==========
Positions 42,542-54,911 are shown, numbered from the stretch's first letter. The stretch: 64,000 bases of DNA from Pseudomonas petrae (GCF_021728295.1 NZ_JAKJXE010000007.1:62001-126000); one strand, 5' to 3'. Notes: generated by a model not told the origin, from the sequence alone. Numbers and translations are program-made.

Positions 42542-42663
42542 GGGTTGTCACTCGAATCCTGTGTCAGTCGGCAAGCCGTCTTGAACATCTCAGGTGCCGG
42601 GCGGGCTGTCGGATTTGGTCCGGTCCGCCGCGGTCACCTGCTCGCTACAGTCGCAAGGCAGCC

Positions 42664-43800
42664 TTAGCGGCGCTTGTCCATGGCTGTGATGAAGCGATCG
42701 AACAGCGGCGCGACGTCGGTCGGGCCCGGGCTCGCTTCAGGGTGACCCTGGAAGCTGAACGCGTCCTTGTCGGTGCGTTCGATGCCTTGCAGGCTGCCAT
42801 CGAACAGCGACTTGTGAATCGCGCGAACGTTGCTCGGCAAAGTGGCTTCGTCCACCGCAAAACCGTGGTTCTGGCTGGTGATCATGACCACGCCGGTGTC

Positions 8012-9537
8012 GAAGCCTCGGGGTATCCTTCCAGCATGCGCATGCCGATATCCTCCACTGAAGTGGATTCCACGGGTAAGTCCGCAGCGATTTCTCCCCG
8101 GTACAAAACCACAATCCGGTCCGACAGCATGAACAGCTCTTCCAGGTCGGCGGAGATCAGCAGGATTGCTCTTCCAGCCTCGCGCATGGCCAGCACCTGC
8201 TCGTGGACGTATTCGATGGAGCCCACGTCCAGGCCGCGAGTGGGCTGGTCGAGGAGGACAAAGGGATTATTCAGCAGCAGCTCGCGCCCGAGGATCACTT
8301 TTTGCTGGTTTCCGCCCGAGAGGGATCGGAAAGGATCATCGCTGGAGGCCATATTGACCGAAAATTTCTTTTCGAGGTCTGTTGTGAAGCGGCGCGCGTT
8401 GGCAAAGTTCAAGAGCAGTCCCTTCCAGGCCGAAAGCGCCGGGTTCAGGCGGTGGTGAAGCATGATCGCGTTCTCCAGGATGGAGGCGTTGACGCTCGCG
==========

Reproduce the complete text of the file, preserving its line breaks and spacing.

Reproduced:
Positions 42,542-54,911 are shown, numbered from the stretch's first letter. The stretch: 64,000 bases of DNA from Pseudomonas petrae (GCF_021728295.1 NZ_JAKJXE010000007.1:62001-126000); one strand, 5' to 3'. Notes: generated by a model not told the origin, from the sequence alone. Numbers and translations are program-made.

Positions 42542-42663
42542 GGGTTGTCACTCGAATCCTGTGTCAGTCGGCAAGCCGTCTTGAACATCTCAGGTGCCGG
42601 GCGGGCTGTCGGATTTGGTCCGGTCCGCCGCGGTCACCTGCTCGCTACAGTCGCAAGGCAGCC

Positions 42664-43800
42664 TTAGCGGCGCTTGTCCATGGCTGTGATGAAGCGATCG
42701 AACAGCGGCGCGACGTCGGTCGGGCCCGGGCTCGCTTCAGGGTGACCCTGGAAGCTGAACGCGTCCTTGTCGGTGCGTTCGATGCCTTGCAGGCTGCCAT
42801 CGAACAGCGACTTGTGAATCGCGCGAACGTTGCTCGGCAAAGTGGCTTCGTCCACCGCAAAACCGTGGTTCTGGCTGGTGATCATGACCACGCCGGTGTC

Positions 8012-9537
8012 GAAGCCTCGGGGTATCCTTCCAGCATGCGCATGCCGATATCCTCCACTGAAGTGGATTCCACGGGTAAGTCCGCAGCGATTTCTCCCCG
8101 GTACAAAACCACAATCCGGTCCGACAGCATGAACAGCTCTTCCAGGTCGGCGGAGATCAGCAGGATTGCTCTTCCAGCCTCGCGCATGGCCAGCACCTGC
8201 TCGTGGACGTATTCGATGGAGCCCACGTCCAGGCCGCGAGTGGGCTGGTCGAGGAGGACAAAGGGATTATTCAGCAGCAGCTCGCGCCCGAGGATCACTT
8301 TTTGCTGGTTTCCGCCCGAGAGGGATCGGAAAGGATCATCGCTGGAGGCCATATTGACCGAAAATTTCTTTTCGAGGTCTGTTGTGAAGCGGCGCGCGTT
8401 GGCAAAGTTCAAGAGCAGTCCCTTCCAGGCCGAAAGCGCCGGGTTCAGGCGGTGGTGAAGCATGATCGCGTTCTCCAGGATGGAGGCGTTGACGCTCGCG